The consumers we surveyed appear to be comfortable about accruing debt in some capacity. Excluding their mortgage, 47% said they currently have debts of some kind, and a further 23% have had debts in the past.
This doesn’t necessarily mean that consumers felt unable to manage their money. Most in our survey felt they had good oversight of finances, saying they managed them ‘very well’ (29%) or ‘well (31%).
Respondents seem to think that using credit can be an important part of financial management. 54% of our survey respondents said they were comfortable with the idea and agreed that purchasing using credit is a smart strategy when used correctly. A further 37% said they were neutral, and that it’s ‘fine to purchase using credit sometimes’.
However, using credit to make purchases isn’t without its risks, and consumers report misgivings about doing so over the internet. 17% say they are ‘quite concerned’ when using credit or loaned money to make online purchases, while 8% are ‘very concerned’.
What reservations do people have about BNPL?
The majority of people in our survey have not used BNPL, and it is worth asking why. Again, reasons vary, and there is no general aversion to taking out credit per se.
The most popular reason for not using BNPL was that consumers are more familiar with existing payment (and credit) options, including credit cards, debit cards, and PayPal. 28% of non-BNPL users agreed with this. 22% said they were worried about getting into debt, which reflects the fact that some consumers are averse to using credit at all. Similarly, 11% were “afraid to spend more money than [they] have’ and 10% were concerned about interest charges. Only 10% had not heard of BNPL or didn’t know about it, pointing to a remarkable level of awareness among consumers overall.
Even among non-BNPL users, there was high recognition of the benefits of such services. Only 19% said they saw ‘no benefit’, while more than one-third (37%) said that the zero or low interest rates (if paid back on time) are an important advantage. This was followed by the ability to afford expensive purchases and budgeting purposes (both 31%).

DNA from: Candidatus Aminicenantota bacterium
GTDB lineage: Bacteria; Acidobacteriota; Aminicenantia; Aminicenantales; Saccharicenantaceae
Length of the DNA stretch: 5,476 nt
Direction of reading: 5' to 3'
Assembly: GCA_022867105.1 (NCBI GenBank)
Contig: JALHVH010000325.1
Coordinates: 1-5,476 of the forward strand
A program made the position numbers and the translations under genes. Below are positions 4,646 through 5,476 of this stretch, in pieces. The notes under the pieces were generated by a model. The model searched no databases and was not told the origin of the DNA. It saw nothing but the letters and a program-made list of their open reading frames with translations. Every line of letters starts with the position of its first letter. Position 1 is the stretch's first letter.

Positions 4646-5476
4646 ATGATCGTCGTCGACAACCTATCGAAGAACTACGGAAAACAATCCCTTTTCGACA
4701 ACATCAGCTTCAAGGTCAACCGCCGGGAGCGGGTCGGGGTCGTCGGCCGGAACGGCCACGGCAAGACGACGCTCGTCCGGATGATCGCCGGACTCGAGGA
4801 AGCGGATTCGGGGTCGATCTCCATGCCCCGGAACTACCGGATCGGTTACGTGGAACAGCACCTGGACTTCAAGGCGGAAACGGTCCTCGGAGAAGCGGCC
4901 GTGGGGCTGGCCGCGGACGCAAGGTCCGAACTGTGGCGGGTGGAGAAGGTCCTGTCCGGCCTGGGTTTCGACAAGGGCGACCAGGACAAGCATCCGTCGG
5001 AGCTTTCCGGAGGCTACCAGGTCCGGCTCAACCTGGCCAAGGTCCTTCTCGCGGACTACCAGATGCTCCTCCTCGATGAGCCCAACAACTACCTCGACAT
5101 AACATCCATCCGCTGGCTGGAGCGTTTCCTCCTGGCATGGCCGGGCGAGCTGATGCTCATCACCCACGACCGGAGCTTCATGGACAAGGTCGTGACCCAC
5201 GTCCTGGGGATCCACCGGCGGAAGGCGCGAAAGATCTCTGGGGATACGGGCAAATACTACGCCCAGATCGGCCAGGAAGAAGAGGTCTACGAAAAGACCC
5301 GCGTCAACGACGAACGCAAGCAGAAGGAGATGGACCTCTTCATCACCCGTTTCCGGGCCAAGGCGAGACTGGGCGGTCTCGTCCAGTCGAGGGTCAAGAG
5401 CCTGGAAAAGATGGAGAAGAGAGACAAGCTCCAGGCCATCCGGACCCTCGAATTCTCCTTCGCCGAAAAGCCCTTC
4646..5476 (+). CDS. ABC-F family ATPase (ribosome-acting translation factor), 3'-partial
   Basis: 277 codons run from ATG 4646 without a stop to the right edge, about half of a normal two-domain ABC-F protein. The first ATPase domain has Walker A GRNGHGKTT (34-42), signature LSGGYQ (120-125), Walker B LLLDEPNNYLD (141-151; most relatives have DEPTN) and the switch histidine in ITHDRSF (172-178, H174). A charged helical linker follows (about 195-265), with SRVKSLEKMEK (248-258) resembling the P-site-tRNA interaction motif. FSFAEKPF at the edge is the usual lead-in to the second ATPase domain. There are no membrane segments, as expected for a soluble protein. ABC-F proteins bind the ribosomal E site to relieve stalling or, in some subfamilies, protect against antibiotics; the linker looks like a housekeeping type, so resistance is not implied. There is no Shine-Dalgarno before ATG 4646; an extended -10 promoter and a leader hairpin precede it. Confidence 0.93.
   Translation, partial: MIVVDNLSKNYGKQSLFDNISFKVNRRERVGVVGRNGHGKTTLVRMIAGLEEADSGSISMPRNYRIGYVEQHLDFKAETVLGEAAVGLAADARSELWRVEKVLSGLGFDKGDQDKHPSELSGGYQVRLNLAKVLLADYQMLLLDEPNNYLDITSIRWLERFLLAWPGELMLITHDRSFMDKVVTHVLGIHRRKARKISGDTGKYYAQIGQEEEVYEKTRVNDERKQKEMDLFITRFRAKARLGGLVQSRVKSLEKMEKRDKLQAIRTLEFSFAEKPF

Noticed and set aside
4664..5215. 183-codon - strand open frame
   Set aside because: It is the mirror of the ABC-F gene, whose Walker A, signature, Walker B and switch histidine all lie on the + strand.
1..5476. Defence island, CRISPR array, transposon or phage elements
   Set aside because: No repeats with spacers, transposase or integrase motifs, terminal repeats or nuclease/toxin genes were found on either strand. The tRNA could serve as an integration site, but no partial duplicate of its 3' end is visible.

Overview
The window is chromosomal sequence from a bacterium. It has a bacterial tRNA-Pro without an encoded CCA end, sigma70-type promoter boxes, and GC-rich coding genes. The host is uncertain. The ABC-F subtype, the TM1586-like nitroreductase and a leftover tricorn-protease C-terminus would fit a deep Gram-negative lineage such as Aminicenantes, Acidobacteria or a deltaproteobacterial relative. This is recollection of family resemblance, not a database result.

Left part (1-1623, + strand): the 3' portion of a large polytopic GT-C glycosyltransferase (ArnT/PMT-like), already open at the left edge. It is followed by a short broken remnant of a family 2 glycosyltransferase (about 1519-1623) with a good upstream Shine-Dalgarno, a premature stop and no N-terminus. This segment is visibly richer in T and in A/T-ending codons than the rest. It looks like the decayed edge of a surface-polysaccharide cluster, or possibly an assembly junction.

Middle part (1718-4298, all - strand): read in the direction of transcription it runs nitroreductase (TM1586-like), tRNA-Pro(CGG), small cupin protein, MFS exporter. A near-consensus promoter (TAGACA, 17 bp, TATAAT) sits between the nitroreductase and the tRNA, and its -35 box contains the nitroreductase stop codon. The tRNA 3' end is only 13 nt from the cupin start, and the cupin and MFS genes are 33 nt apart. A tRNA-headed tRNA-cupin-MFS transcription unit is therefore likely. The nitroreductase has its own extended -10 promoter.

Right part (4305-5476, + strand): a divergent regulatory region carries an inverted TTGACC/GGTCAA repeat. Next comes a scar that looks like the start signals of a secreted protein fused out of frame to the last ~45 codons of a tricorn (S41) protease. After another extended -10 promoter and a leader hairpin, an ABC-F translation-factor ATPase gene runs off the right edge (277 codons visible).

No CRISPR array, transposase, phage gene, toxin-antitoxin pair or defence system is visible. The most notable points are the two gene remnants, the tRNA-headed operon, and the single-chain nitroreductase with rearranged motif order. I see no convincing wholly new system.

Like any credit service, BNPL can enable consumers to rack up unmanageable debt, and so we asked all participants in our survey if BNPL services should be subject to any regulation. 44% said they would like to see spending limits in place, 42% said they would like security measures (like two-factor authentication), 39% credit rating checks, and 38% think there should be age restrictions.
Did you know? The Financial Consumer Agency of Canada is actively monitoring the evolving BNPL market and its ‘potential negative consumer outcomes’. Based on initial research, the agency concluded that consumer experiences were largely positive with some potential risks highlighted.
The FCAC doesn’t recommend specific regulations at this stage, but that is not to say that BNPL lending is not subject to any restrictions. Depending on the province or territory, limits may be in place regarding who can access credit (based on their age, for example) or how credit is advertised and offered at the checkout.
Our survey suggests that consumers in Canada are comfortable with credit on the whole and are open to the idea of using BNPL services, although the actual uptake is low compared with the numbers using credit cards.
Market share appears to be split among many BNPL providers, and shoppers use these providers to make a large range of purposes, suggesting an overall openness to the concept.
Those that used BNPL were prepared to use it again, and the data suggests that the availability of BNPL makes them more likely to make impulse purchases in the future. However, SMEs may struggle to persuade consumers to switch over from more familiar forms of payment like credit or debit cards and PayPal.
To collect data for this report, GetApp conducted an online survey in April 2022. Of the total participants, we were able to identify 1,030 respondents who fit the following criteria:
- Canadian resident
- Between 18- and 75-years old
- Shop online at least once every month